necessary because only one timestamp per coded frame can be
         conveyed in the RTP timestamp.

5.2.  Payload Structures

   The payload format defines three different basic payload structures.
   A receiver can identify the payload structure by the first byte of
   the RTP packet payload, which co-serves as the RTP payload header
   and, in some cases, as the first byte of the payload.  This byte is
   always structured as a NAL unit header.  The NAL unit type field
   indicates which structure is present.  The possible structures are as
   follows.

   Single NAL Unit Packet: Contains only a single NAL unit in the
   payload.  The NAL header type field is equal to the original NAL unit
   type, i.e., in the range of 1 to 23, inclusive.  Specified in Section
   5.6.

   Aggregation Packet: Packet type used to aggregate multiple NAL units
   into a single RTP payload.  This packet exists in four versions, the
   Single-Time Aggregation Packet type A (STAP-A), the Single-Time
   Aggregation Packet type B (STAP-B), Multi-Time Aggregation Packet
   (MTAP) with 16-bit offset (MTAP16), and Multi-Time Aggregation Packet
   (MTAP) with 24-bit offset (MTAP24).  The NAL unit type numbers
   assigned for STAP-A, STAP-B, MTAP16, and MTAP24 are 24, 25, 26, and
   27, respectively.  Specified in Section 5.7.

   Fragmentation Unit: Used to fragment a single NAL unit over multiple
   RTP packets.  Exists with two versions, FU-A and FU-B, identified
   with the NAL unit type numbers 28 and 29, respectively.  Specified in
   Section 5.8.

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      Informative note: This specification does not limit the size of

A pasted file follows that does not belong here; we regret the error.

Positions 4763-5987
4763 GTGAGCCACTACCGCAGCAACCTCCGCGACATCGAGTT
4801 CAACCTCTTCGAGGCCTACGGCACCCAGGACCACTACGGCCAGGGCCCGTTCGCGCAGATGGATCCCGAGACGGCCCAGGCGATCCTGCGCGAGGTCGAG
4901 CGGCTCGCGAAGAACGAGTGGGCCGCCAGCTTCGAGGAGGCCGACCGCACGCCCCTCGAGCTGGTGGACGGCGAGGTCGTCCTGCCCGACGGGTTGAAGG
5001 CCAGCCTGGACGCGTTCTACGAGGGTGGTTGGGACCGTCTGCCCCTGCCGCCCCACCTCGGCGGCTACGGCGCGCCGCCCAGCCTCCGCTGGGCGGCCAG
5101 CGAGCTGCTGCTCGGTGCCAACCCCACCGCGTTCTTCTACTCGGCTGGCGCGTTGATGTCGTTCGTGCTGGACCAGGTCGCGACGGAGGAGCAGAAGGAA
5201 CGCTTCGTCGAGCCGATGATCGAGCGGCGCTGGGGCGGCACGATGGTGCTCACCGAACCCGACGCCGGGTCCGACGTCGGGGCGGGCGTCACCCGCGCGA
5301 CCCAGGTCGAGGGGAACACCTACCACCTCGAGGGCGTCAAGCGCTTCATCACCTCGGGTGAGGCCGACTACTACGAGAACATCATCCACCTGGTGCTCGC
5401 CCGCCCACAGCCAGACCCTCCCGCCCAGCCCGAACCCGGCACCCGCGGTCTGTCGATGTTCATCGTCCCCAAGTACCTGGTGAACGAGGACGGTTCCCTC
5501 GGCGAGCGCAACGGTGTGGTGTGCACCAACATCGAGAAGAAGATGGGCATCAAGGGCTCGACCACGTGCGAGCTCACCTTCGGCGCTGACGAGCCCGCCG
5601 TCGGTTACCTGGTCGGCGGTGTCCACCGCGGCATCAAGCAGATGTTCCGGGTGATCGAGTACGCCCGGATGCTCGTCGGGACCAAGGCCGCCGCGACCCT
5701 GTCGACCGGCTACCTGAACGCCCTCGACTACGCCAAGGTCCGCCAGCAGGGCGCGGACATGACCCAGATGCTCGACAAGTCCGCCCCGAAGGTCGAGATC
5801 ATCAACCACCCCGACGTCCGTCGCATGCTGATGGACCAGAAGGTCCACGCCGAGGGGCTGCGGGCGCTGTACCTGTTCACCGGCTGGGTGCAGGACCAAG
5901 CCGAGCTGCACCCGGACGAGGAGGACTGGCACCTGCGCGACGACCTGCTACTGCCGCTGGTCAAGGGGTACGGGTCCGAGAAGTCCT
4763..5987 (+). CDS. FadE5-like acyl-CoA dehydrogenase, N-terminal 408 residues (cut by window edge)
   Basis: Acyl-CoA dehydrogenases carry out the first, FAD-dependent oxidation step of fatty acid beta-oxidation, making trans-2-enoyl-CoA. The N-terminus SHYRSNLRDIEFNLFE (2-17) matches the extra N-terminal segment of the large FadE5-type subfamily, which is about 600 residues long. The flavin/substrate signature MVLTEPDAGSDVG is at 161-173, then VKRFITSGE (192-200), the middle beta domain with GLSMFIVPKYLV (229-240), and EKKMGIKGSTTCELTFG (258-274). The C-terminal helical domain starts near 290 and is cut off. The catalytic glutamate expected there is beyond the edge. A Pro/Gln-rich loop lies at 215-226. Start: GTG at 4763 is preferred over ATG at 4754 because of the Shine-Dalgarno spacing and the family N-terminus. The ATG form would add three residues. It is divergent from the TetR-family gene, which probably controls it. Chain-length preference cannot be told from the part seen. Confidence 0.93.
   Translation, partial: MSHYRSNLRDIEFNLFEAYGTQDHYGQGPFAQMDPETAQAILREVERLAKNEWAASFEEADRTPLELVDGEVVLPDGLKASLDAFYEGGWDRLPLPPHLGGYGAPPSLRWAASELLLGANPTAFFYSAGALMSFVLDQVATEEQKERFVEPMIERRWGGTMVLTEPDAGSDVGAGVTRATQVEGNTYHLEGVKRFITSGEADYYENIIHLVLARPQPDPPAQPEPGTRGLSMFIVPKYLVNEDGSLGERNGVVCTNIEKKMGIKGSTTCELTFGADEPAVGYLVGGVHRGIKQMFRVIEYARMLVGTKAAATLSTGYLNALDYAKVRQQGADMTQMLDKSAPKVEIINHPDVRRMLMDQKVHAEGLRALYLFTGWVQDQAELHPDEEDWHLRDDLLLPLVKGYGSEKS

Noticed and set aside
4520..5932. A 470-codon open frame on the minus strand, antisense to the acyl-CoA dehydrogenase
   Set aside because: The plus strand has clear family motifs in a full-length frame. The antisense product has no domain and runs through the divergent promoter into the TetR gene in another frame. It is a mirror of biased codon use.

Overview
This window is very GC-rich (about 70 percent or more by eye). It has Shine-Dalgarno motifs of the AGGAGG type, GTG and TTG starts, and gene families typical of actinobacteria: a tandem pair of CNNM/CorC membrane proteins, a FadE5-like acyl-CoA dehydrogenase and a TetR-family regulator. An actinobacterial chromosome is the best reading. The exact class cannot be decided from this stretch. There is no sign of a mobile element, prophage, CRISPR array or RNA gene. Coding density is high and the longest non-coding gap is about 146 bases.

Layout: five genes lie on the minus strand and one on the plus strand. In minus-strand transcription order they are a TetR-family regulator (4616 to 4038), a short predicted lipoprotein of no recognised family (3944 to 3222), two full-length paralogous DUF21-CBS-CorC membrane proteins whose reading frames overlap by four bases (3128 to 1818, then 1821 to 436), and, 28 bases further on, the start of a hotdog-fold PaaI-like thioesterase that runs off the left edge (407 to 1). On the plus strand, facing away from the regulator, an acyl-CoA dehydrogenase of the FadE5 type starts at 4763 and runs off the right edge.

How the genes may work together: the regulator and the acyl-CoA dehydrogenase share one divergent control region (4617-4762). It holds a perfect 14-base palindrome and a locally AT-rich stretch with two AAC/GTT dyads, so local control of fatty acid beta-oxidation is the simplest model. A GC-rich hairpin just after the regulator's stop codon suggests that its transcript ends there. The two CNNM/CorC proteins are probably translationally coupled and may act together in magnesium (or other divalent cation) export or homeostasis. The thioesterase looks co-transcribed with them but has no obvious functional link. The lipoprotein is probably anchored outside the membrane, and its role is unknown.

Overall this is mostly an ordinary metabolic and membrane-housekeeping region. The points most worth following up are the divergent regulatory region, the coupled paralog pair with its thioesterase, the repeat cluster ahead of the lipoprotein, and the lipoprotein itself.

NAL units encapsulated in single NAL unit packets and
      fragmentation units.  The maximum size of a NAL unit encapsulated
      in any aggregation packet is 65535 bytes.

   Table 1 summarizes NAL unit types and the corresponding RTP packet
   types when each of these NAL units is directly used as a packet
   payload, and where the types are described in this memo.

      Table 1.  Summary of NAL unit types and the corresponding packet
                types

      NAL Unit  Packet    Packet Type Name               Section
      Type      Type
      -------------------------------------------------------------
      0        reserved                                     -
      1-23     NAL unit  Single NAL unit packet             5.6
      24       STAP-A    Single-time aggregation packet     5.7.1
      25       STAP-B    Single-time aggregation packet     5.7.1
      26       MTAP16    Multi-time aggregation packet      5.7.2
      27       MTAP24    Multi-time aggregation packet      5.7.2